Dressed in an orange floral baju kurung and a bright orange headscarf, the self-styled “First Lady of Malaysia” arrived at court after spending the night in the Malaysian Anti-Corruption Commission’s lock-up.
Bail was set at 2 million ringgit (US$482,000) and Rosmah’s passport was seized. She was also prohibited from meeting any of the prosecution’s witnesses, after the lead prosecutor claimed she had approached a witness requesting a statement in her favour.
The charges were laid two weeks after her husband, Najib, who was toppled by Mahathir Mohamad in the May general elections, was slapped with 25 further charges arising from the 1MDB scandal. Najib faces life in prison and attorney general Tommy Thomas could further widen the net to implicate Najib’s family members and colleagues in his party, the United Malays National Organisation (Umno), which ruled the country for more than six decades.
Previously, Najib’s lawyer, Shafee Abdullah, was charged with money-laundering and tax evasion. Umno MP Abdul Azeez Abdul Rahim was arrested in connection with allegations of bribery and money-laundering.
Attending to matters of case management, Najib arrived at the Kuala Lumpur court complex about half-an-hour after his wife, appearing jovial and stopping to greet reporters stationed outside.
Dr Awang Azman, an associate professor with University Malaya’s Academy of Malay Studies, said the latest developments were a signal to Umno leadership to tread carefully, particularly if they were involved in the siphoning of state funds.
“Rosmah’s arrest was not done in a hurry, it took over 140 days,” he said. “It is a demonstration that Mahathir made sure the rule of law was implemented in accordance with procedure. Politically, it does not just place pressure on high-profile Umno members or linked individuals such as Najib, Shafee Abdullah, and Azeez Rahim – it is also a message to other Umno leaders to be more careful in their political actions and decisions.”
Rosmah, who has long been compared to Imelda Marcos – the wife of the late Filipino dictator Ferdinand Marcos – because of her luxury lifestyle and lavish spending, became increasingly reviled by both the public and her peers during Najib’s nine years in power.
In 2015, she complained about the rising cost of hairdressers and lamented having to fork out US$290 whenever her stylist made a house call, describing herself as a “housewife with no income”.
In her 2013 biography, she admitted to buying “some jewellery and dresses” with her own money, later saying she had saved prudently since youth.
Earlier this year, when the Malaysian police searched homes and offices linked to Najib, they seized 284 designer handbags – many still in their boxes or filled with millions in cash, designer watches or jewellery.
In a biography in 2013, Rosmah said it was common for a prime minister’s wife to receive expensive jewelry and gifts. She also said she had earned millions of ringgit from her own music album, which wasn’t released to the public but was bought by government ministers who were fans of her singing talent.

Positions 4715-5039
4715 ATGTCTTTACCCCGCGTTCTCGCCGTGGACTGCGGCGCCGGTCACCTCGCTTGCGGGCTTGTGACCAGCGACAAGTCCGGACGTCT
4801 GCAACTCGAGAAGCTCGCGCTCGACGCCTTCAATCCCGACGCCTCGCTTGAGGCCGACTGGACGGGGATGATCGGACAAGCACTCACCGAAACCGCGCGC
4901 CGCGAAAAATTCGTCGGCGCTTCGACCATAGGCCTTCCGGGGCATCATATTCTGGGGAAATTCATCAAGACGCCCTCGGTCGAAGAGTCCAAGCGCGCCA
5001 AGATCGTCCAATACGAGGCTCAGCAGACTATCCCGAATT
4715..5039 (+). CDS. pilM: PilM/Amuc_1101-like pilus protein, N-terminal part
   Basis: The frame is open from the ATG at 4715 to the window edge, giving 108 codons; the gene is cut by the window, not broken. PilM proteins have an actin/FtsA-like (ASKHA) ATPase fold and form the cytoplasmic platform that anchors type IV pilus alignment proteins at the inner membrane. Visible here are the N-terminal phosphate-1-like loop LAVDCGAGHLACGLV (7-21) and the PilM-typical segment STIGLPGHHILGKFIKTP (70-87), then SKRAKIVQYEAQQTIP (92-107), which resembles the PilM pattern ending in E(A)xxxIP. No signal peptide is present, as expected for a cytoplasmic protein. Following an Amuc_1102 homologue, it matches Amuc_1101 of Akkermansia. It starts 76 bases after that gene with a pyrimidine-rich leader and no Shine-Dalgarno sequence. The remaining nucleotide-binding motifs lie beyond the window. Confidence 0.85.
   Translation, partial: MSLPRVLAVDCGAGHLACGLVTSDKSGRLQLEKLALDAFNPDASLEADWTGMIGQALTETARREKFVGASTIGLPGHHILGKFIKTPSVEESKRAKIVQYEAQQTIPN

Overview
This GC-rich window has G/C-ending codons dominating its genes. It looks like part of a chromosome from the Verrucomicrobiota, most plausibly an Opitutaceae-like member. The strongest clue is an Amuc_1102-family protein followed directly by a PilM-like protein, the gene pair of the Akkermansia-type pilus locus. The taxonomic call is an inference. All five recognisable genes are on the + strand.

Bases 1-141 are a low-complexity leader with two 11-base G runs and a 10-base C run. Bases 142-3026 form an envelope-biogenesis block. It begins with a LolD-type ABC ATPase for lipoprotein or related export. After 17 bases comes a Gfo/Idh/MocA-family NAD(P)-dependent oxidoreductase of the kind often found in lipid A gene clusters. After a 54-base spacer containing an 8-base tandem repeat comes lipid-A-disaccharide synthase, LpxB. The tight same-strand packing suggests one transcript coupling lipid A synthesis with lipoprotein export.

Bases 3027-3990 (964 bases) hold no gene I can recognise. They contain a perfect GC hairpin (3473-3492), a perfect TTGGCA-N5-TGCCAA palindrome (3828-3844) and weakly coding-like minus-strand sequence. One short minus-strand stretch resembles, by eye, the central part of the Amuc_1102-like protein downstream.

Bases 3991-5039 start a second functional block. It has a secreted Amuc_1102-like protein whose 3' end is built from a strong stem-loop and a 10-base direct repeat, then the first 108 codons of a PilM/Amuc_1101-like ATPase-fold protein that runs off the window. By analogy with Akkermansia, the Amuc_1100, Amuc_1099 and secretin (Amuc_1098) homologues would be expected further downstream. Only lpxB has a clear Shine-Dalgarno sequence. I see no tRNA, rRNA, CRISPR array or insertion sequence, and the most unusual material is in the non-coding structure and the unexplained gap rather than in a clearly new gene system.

Rosmah’s children took to social media to air their views. Azrene Ahmad, her estranged daughter from her first marriage, posted on Instagram: “What is right will always be right, and what is wrong will always be wrong.”
Azrene had, earlier this year, alluded to “trespasses, deals and handshakes” involving her mother, who she claimed had emotionally, physically and mentally abused her. She also mentioned Rosmah’s use of shamans and witch doctors to “gain dominion” over her peers and family members, adding she and Najib would “reap what they sow”.
Rosmah’s other daughter, Nooryana Najib, was more sympathetic, posting a photo of Rosmah as a young mother and criticising the government for “going too far” by focusing on the women in Najib’s life.
“No matter how hard the circumstances are, I will always stand by the woman who gave birth to me, wiped my tears away when I was down, slept with me when I was sick, and taught me how to stand on my own two feet,” she wrote. “In your own words this morning mummy, insyaAllah, we will persevere.”
Najib also took to social media to express solidarity with a Facebook status update assuring his wife that God was listening “no matter how quiet the whisper from a sincere heart”.
“Don’t ever stop praying and keep holding on to your faith in God,” the disgraced former premier posted on the night of her arrest.
Observers believe Najib’s stepson, Riza Aziz, may be next to be charged. The film producer was interrogated several times by Malaysian anti-corruption authorities over his role in the 1MDB scandal, which allegedly includes using state funds to buy luxury properties in New York and London, and to finance several Hollywood films, including The Wolf of Wall Street. His production company, Red Granite Pictures, paid the US government a settlement of US$60 million.
The Pakatan Harapan government has promised voters a strong anti-corruption stance, and the recent spate of arrests have served to bolster public faith in the new administration. Opposition politicians, however, insist these charges were politically motivated and designed to silence detractors.